note to self
If the ugly part of your soul could be isolated, like a fleshy mole on the side of your neck, and somehow removed, preferably with a Schick Double Injector razor blade, you would have to be very careful about how you disposed of the resulting gram of flesh. Such a thing cannot be buried, tossed, or flushed, because the efficacy of these techniques is never certain. No, the ugly tumor of your weakness must be burned, using all the rites of transformation at your disposal. I’m not saying you actually have to wear a miter and surplice, but at minimum, a few minutes silence would confirm the seriousness of your task.
Of course, souls are not corporeal, and the character of any individual cannot be parsed. Transcendence is temporary, and so probably not worth aiming at. But if you were to attempt such an experience—the removal, say, of some hobble shackled to the ankle of your will—just please grant me this one favor: Keep your focus trained not on the experience of change itself, but on the action that it frees you to perform. If you jump into the air and double somersault over the reckless driver about to hit you with his Humvee, be sure to land gracefully and keep walking.
Hotel Palindrone, Landler 1702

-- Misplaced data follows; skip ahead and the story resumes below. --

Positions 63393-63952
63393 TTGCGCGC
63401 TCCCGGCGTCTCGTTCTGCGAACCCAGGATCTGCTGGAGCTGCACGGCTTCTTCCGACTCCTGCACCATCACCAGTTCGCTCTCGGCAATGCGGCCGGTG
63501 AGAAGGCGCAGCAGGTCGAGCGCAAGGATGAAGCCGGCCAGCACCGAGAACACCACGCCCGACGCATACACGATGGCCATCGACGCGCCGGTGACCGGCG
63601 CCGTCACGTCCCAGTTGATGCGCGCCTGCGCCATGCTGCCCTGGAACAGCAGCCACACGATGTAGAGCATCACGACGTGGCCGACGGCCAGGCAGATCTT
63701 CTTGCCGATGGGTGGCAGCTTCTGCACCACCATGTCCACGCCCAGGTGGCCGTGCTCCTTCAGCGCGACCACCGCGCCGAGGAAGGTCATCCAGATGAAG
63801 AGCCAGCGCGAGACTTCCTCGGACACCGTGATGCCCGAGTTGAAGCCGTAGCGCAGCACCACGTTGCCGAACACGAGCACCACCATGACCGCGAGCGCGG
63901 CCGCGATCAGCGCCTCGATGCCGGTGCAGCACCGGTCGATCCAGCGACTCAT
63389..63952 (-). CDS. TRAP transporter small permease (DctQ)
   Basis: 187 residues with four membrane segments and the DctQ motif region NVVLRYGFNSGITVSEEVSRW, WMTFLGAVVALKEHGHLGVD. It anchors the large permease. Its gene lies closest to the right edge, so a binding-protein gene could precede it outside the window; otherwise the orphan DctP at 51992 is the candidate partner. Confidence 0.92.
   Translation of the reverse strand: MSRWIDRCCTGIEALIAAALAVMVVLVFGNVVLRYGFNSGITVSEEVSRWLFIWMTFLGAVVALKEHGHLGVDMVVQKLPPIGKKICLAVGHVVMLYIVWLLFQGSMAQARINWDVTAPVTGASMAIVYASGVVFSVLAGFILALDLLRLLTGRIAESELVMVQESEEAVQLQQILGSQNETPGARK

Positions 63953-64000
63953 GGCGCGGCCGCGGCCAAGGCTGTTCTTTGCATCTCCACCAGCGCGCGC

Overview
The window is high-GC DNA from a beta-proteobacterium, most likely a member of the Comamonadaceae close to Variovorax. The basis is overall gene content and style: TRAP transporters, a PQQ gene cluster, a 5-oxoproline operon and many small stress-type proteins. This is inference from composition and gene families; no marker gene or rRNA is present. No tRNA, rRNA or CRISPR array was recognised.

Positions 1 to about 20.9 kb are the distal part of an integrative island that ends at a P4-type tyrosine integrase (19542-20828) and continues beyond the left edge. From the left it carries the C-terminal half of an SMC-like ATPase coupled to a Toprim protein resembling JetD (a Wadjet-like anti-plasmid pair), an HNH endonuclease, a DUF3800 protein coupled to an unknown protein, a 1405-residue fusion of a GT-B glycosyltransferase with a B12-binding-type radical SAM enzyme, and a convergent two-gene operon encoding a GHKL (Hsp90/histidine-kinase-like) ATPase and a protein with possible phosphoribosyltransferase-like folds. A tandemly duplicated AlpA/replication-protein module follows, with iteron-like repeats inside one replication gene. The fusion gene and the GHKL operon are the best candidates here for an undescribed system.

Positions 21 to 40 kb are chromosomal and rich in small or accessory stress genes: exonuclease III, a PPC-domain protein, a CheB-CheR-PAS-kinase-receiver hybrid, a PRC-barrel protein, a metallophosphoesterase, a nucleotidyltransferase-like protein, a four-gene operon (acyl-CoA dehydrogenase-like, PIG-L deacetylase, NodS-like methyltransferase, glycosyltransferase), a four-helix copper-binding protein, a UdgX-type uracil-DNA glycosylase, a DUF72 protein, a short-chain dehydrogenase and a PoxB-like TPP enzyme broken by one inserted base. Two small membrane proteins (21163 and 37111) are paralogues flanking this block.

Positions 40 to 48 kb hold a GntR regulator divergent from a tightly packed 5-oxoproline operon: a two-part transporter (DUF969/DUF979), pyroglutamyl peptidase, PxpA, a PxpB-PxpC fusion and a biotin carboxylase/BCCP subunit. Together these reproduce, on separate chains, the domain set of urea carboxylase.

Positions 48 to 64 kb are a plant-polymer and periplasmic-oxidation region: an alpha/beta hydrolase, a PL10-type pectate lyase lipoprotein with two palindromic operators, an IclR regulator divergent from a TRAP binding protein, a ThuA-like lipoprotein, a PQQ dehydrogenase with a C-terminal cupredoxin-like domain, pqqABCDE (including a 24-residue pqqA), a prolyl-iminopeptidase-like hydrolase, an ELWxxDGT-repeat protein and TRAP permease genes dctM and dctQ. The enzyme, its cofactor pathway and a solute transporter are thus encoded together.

Archaic Torso Of Apollo
We cannot know his legendary head
with eyes like ripening fruit. And yet his torso
is still suffused with brilliance from inside,
like a lamp, in which his gaze, now turned to low,
gleams in all its power. Otherwise
the curved breast could not dazzle you so, nor could
a smile run through the placid hips and thighs
to that dark center where procreation flared.
Otherwise this stone would seem defaced
beneath the translucent cascade of the shoulders
and would not glisten like a wild beast’s fur:
would not, from all the borders of itself,
burst like a star: for here there is no place
that does not see you. You must change your life.
Rainer Maria Rilke, translated by Stephen Mitchell
Ted Weems & Orchestra, “Heartaches”
"Here’s what I think, Mr. Wind-Up Bird,” said May Kasahara. “Everybody’s born with some different thing at the core of their existence. And that thing, whatever it is, becomes like a heat source that runs each person from the inside. I have one too, of course. Like everybody else. But sometimes it gets out of hand. It swells or shrinks inside me, and it shakes me up. What I’d really like to do is find a way to communicate that feeling to another person. But I can’t seem to do it. They just don’t get it. Of course, the problem could be that I’m not explaining it very well, but I think it’s because they’re not listening very well. They pretend to be listening, but they’re not, really. So I get worked up sometimes, and I do some crazy things."
Haruki Murakami, The Wind-up Bird Chronicle